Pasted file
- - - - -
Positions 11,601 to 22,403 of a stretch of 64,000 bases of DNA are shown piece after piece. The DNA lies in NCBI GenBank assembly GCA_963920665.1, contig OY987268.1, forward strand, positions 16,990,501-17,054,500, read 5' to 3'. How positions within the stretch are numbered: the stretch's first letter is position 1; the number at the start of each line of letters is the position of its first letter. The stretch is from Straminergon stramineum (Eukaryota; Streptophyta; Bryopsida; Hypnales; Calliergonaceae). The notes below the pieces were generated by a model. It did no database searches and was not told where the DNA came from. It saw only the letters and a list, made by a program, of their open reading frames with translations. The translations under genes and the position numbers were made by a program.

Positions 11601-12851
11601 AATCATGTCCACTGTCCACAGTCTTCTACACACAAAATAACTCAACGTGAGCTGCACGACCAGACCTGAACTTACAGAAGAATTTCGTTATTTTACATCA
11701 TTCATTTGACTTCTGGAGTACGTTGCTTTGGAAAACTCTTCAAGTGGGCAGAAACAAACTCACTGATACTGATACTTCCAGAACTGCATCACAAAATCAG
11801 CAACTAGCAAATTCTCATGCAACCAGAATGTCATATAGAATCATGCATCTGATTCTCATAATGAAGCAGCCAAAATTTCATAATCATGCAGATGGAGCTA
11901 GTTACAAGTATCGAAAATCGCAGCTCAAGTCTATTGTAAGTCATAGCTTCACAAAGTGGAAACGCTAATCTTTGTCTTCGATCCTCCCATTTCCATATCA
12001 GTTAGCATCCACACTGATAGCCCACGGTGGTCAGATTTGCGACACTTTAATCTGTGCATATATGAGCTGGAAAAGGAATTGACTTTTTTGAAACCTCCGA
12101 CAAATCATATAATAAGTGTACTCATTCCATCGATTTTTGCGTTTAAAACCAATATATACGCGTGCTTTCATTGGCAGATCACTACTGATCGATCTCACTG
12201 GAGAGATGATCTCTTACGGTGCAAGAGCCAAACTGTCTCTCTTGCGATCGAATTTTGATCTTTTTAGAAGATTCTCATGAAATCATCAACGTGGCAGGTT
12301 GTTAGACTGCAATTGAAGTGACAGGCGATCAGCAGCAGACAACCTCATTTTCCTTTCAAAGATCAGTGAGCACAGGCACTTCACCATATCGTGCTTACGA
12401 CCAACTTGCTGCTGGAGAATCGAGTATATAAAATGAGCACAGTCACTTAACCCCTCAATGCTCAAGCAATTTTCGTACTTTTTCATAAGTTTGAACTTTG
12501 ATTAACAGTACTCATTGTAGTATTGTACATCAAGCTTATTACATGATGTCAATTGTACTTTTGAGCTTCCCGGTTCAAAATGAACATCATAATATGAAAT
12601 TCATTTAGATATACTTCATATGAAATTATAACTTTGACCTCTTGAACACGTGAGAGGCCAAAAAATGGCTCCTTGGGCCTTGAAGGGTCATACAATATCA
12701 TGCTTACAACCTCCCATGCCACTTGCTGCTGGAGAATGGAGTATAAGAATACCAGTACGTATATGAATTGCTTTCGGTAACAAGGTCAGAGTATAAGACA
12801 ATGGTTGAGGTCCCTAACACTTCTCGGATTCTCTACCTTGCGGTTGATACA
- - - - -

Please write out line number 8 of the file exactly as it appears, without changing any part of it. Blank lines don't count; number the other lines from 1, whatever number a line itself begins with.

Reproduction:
12101 CAAATCATATAATAAGTGTACTCATTCCATCGATTTTTGCGTTTAAAACCAATATATACGCGTGCTTTCATTGGCAGATCACTACTGATCGATCTCACTG